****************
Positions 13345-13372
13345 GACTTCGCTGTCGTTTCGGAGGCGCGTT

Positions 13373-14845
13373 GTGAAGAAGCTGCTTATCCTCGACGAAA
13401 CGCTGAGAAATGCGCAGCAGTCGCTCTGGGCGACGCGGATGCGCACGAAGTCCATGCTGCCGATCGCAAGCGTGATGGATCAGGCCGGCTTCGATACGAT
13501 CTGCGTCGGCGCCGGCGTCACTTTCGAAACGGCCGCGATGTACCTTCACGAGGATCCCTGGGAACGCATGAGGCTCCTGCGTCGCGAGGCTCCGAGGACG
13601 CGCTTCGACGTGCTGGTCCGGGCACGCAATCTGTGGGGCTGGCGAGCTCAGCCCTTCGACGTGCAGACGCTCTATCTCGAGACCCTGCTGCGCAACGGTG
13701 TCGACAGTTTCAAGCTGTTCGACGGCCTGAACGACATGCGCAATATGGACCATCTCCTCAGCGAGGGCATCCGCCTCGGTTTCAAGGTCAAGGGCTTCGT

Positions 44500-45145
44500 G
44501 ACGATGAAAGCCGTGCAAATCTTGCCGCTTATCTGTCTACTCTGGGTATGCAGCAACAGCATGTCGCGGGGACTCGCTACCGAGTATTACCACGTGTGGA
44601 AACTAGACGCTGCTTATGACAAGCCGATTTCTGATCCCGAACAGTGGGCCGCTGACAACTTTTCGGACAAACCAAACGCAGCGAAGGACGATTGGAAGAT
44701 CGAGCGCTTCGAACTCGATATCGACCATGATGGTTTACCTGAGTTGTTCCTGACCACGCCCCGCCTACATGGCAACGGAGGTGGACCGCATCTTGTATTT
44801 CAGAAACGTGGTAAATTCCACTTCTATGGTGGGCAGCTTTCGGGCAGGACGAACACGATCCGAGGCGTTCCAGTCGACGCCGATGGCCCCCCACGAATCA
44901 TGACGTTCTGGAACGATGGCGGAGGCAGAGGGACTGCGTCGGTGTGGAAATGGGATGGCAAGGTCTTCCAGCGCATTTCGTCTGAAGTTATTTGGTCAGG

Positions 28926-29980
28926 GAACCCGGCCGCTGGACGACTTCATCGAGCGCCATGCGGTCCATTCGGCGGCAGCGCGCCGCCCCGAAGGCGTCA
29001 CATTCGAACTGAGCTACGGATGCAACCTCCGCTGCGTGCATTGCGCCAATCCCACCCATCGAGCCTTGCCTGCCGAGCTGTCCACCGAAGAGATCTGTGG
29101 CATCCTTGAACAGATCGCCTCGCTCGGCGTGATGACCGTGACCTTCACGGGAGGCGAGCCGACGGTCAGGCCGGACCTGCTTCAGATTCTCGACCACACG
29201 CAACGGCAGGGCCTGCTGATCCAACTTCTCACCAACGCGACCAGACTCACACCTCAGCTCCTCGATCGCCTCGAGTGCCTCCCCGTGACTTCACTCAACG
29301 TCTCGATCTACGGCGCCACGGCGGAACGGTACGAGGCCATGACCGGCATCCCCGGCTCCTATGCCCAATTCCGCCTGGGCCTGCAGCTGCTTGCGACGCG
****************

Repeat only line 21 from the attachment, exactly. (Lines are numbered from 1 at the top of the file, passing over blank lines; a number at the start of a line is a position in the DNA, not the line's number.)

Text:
29301 TCTCGATCTACGGCGCCACGGCGGAACGGTACGAGGCCATGACCGGCATCCCCGGCTCCTATGCCCAATTCCGCCTGGGCCTGCAGCTGCTTGCGACGCG